While going through the plethora of interesting materials on the late musician Frank Zappa (1940-1993) online, I found this very interesting interview segment in which FZ spoke out on the problematics of so-called democracy in US government. Particularly prescient as a recent and widely circulated academic study has concluded that the US is an oligarchy now. Zappa's opinions on things artistic, cultural, and political were all over the map but he was a staunch advocate for free speech and of course against censorship. More FZ links to come soon!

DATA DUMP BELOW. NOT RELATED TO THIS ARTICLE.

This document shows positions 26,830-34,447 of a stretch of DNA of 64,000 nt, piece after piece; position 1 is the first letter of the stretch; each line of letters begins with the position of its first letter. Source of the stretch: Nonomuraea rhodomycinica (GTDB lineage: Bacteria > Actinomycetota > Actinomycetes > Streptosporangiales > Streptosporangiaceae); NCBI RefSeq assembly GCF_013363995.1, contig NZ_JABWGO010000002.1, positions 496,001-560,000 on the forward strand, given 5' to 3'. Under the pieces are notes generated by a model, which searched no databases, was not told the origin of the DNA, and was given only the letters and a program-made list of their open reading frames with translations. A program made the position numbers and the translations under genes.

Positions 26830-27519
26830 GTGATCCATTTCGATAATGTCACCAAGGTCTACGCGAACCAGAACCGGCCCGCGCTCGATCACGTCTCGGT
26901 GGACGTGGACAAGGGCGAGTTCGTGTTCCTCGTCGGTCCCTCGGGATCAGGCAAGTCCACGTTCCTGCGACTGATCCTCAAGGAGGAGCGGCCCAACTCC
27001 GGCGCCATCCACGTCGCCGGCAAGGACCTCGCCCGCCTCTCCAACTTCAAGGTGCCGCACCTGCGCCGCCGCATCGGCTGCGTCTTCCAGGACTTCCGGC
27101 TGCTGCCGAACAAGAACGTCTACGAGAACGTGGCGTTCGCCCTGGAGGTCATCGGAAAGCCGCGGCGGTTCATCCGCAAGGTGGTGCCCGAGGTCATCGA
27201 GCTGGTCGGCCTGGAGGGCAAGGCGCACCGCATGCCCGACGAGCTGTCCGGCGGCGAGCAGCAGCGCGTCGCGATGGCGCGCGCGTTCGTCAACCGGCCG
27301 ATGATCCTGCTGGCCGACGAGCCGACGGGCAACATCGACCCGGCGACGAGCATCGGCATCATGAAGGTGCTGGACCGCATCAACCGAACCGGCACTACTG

To me, this 1968 clip from The Monkees television show encapsulates “the Sixties” in a few minutes better than almost any other. Here you have a skit featuring Monkee Mike Nesmith clowning it up with the formidable musician Frank Zappa. Or maybe I should also say the formidable Mike Nesmith, as he contributed much to developing both the country rock of the 1970s and the music video in the 1980s—of course these could be read as dubious accomplishments! But remember this clip was shot for mainstream US TV during a really insane period of popular culture (even leaving aside broader cultural factors and a little thing called the Vietnam War). Now why would musician Frank Zappa widely acknowledged as a very avant-garde figure of rock and roll be playing along with the Monkees, often derided as the pre-fab four? Well, lots of proper musicians of the time thought the Monkees were cool; and definitely Nesmith and fellow member Peter Tork were proper musicians also, and Davy Jones was a Broadway-skilled entertainer, and Mickey Dolenz could manage a charismatic and infectious lead vocal, as in I’m a Believer, (I’m Not Your) Steppin’ Stone, Last Train to Clarksville, and Pleasant Valley Sunday. All of these were among the more memorable Karaoke-bound tunes of that era, and beloved also by the punk bands who consistently covered and praised the Monkees also. But back to the clip, Nesmith and Zappa poke fun at each other (“You’re a popular musician I’m dirty, gross, and ugly!”) but more importantly at a culture that valorizes simplicity and easy-to-read pop imagery, amidst a period of increasing, even nightmarish, complexity. Zappa, a composer and aficionado of modern music, then “plays a car,” thus turning the eroticized sixties automobile culture towards dysfunction, chaos, and Dada-like pranksterism. Have a look!